Monday, June 18, 2012

Dad Rules

There’s this book beginning, of Tolstoy’s Anna Karenina, that says, "Happy families are all alike; every unhappy family is unhappy in its own way." I disagree. I think it’s just about opposite. Misery is based on someone, or several people, breaking promises and failing to follow God. The same things are pretty much a given: selfishness, broken promises, hurting one another.
But in happy families, there will be a wide range of experiences, a lot of well-intended trial and error, fun, boredom, disappointment, exultation, and life spreading before us in all its variety.
I was thinking of this for Father’s Day weekend, about what it takes to be a good father. There’s not one single form; there’s as wide a range as there are good men. But there are some rules. (Someone reminded us of these in church yesterday, and now I wish I’d written them. I’m just relying on memory here.)
A Dad will:
·         Spend time, more than money.
·         Work hard for and with his family.
·         Enjoy playing with his family.
·         Love the mother of his children.
He can be athletic or not. He can be good with a grill or not. He can be loud or quiet. He can be polished or a little rough. He can be himself, whatever that is—if he’s trying to be his best self.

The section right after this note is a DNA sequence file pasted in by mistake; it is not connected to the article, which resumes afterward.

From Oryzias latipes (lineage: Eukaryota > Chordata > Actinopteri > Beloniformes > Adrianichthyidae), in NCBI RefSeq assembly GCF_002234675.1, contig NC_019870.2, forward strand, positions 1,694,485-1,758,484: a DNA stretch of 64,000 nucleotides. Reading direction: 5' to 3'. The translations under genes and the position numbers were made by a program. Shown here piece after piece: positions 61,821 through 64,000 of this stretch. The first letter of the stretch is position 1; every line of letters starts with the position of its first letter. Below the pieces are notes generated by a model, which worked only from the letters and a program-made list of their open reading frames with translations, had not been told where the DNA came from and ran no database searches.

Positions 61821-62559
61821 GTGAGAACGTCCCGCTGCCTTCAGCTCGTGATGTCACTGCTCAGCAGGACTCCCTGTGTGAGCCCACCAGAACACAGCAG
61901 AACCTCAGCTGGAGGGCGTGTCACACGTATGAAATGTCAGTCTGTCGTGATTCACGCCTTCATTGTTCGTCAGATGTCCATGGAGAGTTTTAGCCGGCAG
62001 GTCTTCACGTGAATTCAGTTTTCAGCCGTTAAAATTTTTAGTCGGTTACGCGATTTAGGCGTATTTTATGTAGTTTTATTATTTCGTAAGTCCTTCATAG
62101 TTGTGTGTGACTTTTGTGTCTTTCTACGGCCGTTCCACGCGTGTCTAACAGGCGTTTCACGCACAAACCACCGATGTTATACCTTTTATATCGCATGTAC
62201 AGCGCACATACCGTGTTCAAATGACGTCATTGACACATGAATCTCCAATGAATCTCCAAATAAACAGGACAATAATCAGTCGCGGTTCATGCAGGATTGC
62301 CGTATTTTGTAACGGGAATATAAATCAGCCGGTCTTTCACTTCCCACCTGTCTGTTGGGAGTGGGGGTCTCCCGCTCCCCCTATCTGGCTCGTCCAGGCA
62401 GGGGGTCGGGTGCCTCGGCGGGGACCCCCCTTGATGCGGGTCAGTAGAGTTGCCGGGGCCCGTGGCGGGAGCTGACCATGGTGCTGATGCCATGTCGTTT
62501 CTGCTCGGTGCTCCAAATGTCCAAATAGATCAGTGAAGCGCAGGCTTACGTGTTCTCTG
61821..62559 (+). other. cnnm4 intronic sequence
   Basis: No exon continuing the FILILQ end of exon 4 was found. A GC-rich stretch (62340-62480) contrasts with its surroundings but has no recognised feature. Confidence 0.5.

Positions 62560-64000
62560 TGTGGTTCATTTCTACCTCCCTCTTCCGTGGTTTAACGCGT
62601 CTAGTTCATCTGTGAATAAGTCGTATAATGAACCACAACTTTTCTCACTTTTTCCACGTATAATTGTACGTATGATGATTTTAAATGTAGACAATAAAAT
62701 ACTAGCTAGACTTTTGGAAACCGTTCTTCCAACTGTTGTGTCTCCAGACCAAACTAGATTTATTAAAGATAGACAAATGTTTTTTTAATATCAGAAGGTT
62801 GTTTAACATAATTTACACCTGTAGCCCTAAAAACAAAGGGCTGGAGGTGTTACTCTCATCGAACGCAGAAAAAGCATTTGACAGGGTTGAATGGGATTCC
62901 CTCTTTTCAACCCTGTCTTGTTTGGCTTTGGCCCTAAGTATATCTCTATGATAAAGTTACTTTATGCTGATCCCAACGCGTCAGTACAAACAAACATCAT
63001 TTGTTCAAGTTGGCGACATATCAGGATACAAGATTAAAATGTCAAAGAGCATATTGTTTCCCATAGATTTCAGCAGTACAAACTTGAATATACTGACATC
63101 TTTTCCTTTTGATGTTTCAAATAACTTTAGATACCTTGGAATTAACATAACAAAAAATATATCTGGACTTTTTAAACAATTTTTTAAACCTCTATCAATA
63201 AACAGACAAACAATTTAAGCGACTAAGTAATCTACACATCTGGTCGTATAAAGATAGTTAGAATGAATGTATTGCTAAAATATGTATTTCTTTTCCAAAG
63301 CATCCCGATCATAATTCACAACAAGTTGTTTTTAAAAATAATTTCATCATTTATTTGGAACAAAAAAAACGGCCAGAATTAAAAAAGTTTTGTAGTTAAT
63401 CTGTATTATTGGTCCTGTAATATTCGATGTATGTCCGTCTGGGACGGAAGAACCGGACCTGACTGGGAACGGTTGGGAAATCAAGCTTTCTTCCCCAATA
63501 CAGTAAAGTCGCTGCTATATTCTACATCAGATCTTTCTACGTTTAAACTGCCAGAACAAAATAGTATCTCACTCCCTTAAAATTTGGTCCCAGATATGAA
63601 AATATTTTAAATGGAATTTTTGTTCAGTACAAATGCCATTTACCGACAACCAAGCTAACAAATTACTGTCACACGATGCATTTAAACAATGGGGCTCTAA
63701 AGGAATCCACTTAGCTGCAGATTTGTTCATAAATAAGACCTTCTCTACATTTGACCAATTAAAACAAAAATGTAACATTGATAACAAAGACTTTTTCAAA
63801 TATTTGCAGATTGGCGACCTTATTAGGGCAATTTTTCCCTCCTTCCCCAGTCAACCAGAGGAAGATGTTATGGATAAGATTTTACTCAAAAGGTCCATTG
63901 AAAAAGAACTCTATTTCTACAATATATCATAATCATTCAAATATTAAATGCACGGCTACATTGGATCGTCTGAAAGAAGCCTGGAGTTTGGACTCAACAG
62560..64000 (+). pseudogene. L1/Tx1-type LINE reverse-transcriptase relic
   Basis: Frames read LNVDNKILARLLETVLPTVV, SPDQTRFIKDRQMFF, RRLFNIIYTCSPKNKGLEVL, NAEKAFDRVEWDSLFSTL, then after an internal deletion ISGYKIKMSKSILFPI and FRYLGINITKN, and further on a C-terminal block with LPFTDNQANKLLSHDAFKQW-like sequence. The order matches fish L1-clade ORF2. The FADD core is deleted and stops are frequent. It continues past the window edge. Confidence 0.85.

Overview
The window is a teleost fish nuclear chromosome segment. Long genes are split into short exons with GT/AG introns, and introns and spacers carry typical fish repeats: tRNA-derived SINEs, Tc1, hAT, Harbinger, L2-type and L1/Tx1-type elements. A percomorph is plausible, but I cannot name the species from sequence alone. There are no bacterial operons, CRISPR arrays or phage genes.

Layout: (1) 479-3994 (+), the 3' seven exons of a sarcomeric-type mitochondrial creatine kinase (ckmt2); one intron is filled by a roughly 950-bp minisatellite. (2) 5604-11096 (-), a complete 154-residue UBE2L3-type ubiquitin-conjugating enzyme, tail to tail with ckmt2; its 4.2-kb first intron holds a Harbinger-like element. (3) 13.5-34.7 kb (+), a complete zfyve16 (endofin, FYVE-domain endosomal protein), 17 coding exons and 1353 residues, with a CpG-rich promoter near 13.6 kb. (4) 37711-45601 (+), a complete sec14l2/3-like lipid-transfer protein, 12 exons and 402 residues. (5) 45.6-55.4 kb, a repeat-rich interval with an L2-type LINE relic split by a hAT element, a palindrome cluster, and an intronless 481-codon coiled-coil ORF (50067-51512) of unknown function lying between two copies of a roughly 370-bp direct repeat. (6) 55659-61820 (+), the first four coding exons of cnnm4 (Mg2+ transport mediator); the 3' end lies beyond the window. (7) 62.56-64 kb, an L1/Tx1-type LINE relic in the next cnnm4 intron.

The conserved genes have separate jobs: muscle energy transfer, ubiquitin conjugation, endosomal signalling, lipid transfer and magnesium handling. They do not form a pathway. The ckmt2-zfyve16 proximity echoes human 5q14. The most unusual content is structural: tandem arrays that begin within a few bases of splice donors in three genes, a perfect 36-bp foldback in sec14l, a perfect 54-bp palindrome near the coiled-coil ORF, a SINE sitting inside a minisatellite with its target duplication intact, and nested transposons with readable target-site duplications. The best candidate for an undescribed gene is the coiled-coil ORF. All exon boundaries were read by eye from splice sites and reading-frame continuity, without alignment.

Mr. Spherical Model, near the beginning of the Dad job,
about 22 years ago.
Here are a few of the quirks we’ve observed in our household Dad, Mr. Spherical Model.
·         Vacations are for doing things you don’t normally get to do, or see things you don’t normally see; so there’s no excuse for wasting a minute. You fill every minute. Ten+ miles a day should be minimum.

·         Sports are for girls every bit as much as for boys—and Dad will just about always be the coach (which explains why daughter Social Sphere learned basketball instead of dance).

·         A dad that is big enough to intimidate just by walking in a room and looming over everyone gets the luxury of acting friendly to the kids’ friends.

·         Being considered an honorary teen for several extra decades is better than a lot of worldly honors.

·         It’s good to be one of those dads/grandpas/neighbors who loves holding babies and is sure he has the secret formula for calming fussiness.

·         When you say no to a daughter and she texts back that she hates you, you can be sure that she doesn’t really hate you and an apology is forthcoming; but you can save the texts to illustrate the amusing anecdote later.

·         Sure, save for a daughter’s wedding, but no matter what, it will cost more than you ever envisioned—but if you’ve been a good Dad all along, then she’s probably choosing the right groom, and it’s worth it.

·         Never swear around the Mom or kids, and the kids won’t swear around their Mom either (and maybe not around their friends either).
There’s more, of course. So far it’s been nearly three decades of being a Dad for Mr. Spherical Model. And so far we’ve raised our three children to be young adults we can be proud of (and thankful for). And we’re on to the dessert course—grandparenting.

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